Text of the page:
Although you can file for bankruptcy without notifying your spouse, it is generally not a good idea to do so. This is especially true if you’re seeking to eliminate joint debts such as a second mortgage on your New Jersey home. In such a scenario, your spouse may suffer the same consequences to their credit even if they had no idea that you were seeking protection from creditors.
Did your spouse cosign on a loan?
If you file for Chapter 7 bankruptcy, you may receive a full discharge of an unsecured loan that was obtained in your name. However, if your spouse cosigned for that loan, the law does not provide them with any protection from the creditor associated with it. Therefore, your partner may receive phone calls, letters or other notices about an unpaid balance. Furthermore, they may be taken to court by a company eager to collect what it is owed.
Is your spouse about to receive an inheritance?
An inheritance that is received within six months of filing for protection from creditors might become part of a bankruptcy estate. Although an inheritance is generally considered to be a separate asset, it can lose that status if it is commingled. Therefore, your spouse could unwittingly be inheriting money that will be sent to your creditors. A bankruptcy law attorney may be able to talk more about how an inheritance might be treated in your specific case.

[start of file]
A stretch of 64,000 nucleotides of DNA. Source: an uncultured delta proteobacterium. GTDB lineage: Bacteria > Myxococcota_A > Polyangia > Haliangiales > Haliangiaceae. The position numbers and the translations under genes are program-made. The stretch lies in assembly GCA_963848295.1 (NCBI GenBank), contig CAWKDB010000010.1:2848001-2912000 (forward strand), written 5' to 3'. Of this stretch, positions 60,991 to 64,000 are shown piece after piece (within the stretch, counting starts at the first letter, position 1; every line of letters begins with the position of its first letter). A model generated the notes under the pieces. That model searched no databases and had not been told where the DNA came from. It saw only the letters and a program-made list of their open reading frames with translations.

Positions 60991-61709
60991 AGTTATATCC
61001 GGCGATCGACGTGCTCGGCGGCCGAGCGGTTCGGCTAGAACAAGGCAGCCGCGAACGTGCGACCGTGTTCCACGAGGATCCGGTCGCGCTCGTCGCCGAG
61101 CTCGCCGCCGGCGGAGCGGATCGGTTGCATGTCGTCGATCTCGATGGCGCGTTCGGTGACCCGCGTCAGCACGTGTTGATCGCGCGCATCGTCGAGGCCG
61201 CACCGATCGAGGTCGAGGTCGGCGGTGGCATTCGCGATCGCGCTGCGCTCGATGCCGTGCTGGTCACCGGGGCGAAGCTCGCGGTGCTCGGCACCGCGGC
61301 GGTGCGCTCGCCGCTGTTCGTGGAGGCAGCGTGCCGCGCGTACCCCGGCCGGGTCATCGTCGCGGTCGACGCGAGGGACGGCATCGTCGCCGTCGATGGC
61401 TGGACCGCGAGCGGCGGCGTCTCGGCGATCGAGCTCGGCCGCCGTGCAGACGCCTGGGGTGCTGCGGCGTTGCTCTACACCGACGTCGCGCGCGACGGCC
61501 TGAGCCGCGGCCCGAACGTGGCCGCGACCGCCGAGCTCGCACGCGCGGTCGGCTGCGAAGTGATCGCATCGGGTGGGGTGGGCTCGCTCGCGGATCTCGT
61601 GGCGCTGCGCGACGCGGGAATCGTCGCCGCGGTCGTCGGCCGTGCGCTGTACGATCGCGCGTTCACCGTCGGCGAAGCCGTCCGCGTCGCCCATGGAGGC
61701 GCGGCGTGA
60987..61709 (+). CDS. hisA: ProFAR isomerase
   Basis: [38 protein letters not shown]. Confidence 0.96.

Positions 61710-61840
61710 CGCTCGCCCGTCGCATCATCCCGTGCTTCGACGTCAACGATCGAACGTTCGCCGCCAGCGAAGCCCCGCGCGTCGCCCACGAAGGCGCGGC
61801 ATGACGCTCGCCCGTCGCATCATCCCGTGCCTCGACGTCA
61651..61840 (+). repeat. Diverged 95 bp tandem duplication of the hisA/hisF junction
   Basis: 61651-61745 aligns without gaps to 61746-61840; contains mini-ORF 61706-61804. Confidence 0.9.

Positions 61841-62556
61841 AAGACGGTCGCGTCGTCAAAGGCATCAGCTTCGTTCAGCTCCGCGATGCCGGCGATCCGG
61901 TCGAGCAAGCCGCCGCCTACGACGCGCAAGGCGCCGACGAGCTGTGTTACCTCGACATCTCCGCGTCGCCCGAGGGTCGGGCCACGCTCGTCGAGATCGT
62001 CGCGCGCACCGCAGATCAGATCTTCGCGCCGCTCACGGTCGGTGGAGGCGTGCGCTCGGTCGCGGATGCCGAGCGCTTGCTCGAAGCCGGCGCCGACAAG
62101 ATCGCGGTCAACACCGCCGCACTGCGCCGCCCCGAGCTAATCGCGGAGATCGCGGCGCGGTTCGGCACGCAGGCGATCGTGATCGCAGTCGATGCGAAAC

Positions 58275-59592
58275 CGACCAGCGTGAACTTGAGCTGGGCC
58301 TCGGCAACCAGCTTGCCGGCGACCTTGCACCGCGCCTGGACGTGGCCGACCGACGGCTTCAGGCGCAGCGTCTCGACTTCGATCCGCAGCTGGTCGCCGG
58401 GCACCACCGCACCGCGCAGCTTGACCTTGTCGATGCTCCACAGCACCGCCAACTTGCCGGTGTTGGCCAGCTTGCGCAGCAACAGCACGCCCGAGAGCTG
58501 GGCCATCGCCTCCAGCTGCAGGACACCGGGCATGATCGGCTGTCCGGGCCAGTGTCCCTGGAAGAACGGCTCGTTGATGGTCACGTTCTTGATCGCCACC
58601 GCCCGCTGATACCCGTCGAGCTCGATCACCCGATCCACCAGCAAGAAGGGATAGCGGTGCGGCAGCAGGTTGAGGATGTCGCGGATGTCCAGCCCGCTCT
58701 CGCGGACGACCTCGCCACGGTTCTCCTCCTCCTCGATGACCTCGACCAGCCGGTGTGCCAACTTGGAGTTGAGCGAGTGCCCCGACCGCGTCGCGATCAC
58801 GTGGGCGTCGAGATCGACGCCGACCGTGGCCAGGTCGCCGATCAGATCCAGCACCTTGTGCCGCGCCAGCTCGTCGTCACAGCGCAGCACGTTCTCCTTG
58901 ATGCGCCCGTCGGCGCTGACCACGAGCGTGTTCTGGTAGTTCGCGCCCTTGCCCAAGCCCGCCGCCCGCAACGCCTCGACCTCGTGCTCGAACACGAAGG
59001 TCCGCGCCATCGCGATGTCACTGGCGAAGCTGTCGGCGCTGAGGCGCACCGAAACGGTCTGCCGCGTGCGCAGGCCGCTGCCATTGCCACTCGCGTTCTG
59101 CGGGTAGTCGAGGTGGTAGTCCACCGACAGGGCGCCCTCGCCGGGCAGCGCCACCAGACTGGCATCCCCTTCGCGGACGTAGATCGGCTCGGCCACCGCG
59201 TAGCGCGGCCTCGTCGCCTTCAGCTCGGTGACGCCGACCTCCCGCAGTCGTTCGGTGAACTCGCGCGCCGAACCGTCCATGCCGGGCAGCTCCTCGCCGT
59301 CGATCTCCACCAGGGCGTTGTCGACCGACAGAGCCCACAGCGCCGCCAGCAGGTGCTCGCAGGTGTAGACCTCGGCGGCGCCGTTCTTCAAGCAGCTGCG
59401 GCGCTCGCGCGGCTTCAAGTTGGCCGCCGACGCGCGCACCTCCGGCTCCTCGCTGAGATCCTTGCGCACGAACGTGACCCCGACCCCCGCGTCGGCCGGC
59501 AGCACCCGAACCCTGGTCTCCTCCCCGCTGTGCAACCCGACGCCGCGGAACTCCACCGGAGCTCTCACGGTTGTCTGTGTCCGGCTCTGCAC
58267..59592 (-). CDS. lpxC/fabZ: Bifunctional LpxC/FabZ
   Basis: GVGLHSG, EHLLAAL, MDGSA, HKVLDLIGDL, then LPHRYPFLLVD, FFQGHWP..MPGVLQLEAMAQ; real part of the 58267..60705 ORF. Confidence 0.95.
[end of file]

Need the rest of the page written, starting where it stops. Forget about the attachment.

You should always discuss major financial decisions with your partner
Filing for bankruptcy can make it harder to obtain a mortgage or buy a car. In some cases, employers may decline to hire individuals who have a spotty credit history. Therefore, it’s important that you obtain your spouse’s blessing before seeking to discharge your debts.